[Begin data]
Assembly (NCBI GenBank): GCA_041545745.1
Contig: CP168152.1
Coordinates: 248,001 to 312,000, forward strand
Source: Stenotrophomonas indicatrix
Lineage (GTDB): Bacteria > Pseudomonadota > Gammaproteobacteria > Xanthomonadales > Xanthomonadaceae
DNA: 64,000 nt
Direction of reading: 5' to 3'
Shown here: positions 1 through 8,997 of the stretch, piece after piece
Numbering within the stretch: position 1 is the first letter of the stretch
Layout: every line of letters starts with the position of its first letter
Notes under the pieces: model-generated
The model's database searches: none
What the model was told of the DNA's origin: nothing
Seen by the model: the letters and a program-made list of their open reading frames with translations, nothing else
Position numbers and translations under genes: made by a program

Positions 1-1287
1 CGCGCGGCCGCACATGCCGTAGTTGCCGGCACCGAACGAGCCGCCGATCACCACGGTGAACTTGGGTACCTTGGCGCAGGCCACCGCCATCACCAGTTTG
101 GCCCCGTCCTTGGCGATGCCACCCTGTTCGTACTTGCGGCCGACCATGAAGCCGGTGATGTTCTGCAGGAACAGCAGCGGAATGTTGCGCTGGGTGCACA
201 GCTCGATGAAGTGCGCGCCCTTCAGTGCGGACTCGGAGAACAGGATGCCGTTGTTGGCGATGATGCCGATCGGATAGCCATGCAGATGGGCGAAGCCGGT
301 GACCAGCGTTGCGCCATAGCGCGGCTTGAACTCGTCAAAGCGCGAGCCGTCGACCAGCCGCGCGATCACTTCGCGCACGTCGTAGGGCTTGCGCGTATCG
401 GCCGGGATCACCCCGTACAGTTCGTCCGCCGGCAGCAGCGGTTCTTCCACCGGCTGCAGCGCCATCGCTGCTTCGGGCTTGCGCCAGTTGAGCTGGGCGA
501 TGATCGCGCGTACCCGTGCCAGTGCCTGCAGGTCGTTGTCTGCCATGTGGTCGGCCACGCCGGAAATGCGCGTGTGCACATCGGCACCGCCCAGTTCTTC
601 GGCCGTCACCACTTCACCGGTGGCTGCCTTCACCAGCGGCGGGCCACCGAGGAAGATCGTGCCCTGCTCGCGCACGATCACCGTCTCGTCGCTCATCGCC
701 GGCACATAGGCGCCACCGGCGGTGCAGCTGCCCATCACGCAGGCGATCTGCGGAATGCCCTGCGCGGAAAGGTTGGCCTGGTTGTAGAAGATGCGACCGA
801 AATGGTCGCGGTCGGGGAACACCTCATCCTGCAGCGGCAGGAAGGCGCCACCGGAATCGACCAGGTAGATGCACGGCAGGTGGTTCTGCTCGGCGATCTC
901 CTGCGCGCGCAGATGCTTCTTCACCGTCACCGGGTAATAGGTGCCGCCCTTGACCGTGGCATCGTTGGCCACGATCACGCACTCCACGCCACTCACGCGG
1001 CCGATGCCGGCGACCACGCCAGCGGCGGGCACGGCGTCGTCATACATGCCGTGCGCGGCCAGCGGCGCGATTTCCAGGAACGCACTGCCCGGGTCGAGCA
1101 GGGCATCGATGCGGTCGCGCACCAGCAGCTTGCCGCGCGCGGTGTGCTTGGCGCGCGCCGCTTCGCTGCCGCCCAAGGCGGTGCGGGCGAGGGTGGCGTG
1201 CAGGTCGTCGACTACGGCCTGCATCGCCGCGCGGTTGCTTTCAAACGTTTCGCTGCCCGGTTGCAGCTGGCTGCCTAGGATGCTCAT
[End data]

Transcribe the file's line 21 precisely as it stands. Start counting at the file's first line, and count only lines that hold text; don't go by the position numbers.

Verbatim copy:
401 GCCGGGATCACCCCGTACAGTTCGTCCGCCGGCAGCAGCGGTTCTTCCACCGGCTGCAGCGCCATCGCTGCTTCGGGCTTGCGCCAGTTGAGCTGGGCGA